Glaucoma is a leading cause of blindness for Veterans over 60. But blindness from glaucoma can often be prevented with early treatment.
The disease damages your eye’s optic nerve. It usually happens when fluid pressure builds up in the front part of your eye. That extra fluid increases the pressure on the optic nerve. It can reduce blood flow to the optic nerve, causing damage and visual field loss.
Some forms of glaucoma can damage the optic nerve from reduced blood flow, even when the eye pressure is in the normal range during the eye exam. This can happen when the eye pressure becomes high at other times of the day and the patient does not feel the pressure elevation.
It can also happen when blood flow to the optic nerve becomes reduced below a critical level. That can happen during periods of very low blood pressure, even during sleep.
Obstructive sleep apnea can adversely affect glaucoma
In some patients who take their hypertension medications right before bedtime, it can cause the blood pressure to drop too low during hours of sleep. Another risk factor that can adversely affect glaucoma is obstructive sleep apnea. That may also reduce the delivery of oxygen to the optic nerve.
Risk higher for African Americans
The prevalence of glaucoma is three times higher in African Americans than in non-Hispanic whites. Additionally, the risk of visual impairment is higher and the age of onset is earlier than in whites.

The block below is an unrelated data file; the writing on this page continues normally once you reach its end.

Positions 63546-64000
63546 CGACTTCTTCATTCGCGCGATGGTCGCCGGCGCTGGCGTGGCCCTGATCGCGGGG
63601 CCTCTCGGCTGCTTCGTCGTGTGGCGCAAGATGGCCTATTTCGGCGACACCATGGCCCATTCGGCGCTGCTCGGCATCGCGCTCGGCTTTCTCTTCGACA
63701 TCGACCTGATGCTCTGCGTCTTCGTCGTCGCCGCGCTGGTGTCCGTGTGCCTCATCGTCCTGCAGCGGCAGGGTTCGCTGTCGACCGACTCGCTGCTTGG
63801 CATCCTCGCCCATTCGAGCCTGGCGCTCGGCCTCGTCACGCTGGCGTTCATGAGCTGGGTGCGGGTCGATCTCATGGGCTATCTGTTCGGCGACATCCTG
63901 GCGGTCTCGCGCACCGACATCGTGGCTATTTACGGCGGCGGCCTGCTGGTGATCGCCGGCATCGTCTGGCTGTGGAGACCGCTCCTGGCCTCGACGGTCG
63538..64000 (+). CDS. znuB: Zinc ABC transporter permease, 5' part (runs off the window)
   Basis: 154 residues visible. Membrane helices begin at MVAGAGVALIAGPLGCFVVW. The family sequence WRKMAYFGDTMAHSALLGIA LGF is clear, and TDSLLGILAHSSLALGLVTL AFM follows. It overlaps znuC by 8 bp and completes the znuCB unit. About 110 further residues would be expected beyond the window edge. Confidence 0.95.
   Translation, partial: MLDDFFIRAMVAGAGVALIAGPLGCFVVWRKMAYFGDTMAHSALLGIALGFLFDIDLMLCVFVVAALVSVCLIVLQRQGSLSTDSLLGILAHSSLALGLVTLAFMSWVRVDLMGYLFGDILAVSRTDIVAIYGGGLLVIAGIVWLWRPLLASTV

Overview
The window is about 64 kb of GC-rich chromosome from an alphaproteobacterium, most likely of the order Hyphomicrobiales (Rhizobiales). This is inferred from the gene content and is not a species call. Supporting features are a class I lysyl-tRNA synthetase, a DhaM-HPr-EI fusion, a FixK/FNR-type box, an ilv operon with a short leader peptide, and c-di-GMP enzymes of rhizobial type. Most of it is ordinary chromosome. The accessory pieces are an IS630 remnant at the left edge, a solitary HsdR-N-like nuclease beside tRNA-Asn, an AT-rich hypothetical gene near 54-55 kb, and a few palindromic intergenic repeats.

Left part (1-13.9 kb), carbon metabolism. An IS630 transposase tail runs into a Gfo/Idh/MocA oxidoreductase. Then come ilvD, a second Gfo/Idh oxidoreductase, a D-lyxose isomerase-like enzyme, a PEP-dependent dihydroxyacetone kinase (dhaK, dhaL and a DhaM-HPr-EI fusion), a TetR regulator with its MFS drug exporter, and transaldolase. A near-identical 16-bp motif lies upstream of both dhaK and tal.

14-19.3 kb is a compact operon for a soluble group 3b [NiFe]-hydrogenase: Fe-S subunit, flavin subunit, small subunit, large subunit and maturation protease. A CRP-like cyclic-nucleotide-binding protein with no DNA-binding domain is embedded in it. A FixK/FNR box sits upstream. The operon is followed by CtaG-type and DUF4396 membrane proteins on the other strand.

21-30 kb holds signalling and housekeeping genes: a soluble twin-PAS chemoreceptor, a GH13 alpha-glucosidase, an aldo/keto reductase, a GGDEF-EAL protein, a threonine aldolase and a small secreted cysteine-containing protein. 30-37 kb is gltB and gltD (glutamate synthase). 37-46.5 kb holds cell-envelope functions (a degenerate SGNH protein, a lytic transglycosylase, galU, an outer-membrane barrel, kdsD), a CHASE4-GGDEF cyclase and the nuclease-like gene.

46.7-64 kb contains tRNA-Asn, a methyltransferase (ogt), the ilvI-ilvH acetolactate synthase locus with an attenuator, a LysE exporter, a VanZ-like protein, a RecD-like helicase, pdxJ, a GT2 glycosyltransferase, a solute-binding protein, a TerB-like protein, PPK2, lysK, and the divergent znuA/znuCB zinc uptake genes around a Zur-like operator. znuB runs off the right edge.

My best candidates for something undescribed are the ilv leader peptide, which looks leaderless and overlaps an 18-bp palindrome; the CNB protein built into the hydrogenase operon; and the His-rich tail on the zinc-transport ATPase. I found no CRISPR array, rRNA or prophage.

Here is an example of what your vision would be like with glaucoma.
VA’s Dr. Dan Bettis answers some of the common patient questions about glaucoma. Take five minutes and watch it with your family.
Veterans enrolled in VA health care can schedule appointments directly with Ophthalmology or Optometry without a referral from primary care. Schedule an eye exam at your VA health care facility.
VA research provides valuable tools for vision treatment
VA is at the forefront of vision research and glaucoma is one of our top priorities. A current study by Dr. Markus Kuehn is a Bioassay to Predict the Development and Progression of Glaucoma. The VA Rehabilitation, Research, and Development Division sponsors the study.
The project uses our recent discovery that glaucoma affects the development of a cellular autoimmune response that can further reduce vision. The investigators are testing if the strength of the reaction from a blood sample is predictive of future loss of vision and quality of life of the patient.
Using Artificial Intelligence to diagnose severity of glaucoma
Another Iowa City VA study by Drs. Randy Kardon, Mona Garvin, Ray Wang, Young Kwon Johannes Ledolter and Michael Wall is using a new type of artificial intelligence of image analysis. This intelligence is called a deep learning variational encoder. It diagnoses the severity of glaucoma, detects the earliest signs of worsening vision and its response to treatment.
They are also relating the eye imaging to Veteran quality of life.
Early identification of patients at high risk to develop vision loss allows more aggressive treatment before the damage occurs. The development of a predictive assay and new types of eye imaging analysis will provide eye care providers with valuable new tools to preserve the quality of life for Veterans.
The Iowa City VA research group studying glaucoma are funded investigators in the Iowa City VA Center for Prevention and Treatment of Visual Loss.
Randy Kardon, MD Ph.D., Professor of Ophthalmology (Neuro-ophthalmology), is director of Iowa City VA Center for the Prevention and Treatment of Visual Loss. Markus Kuehn, Ph.D., Professor of Ophthalmology, is associate director of Iowa City VA Center for the Prevention and Treatment of Visual Loss.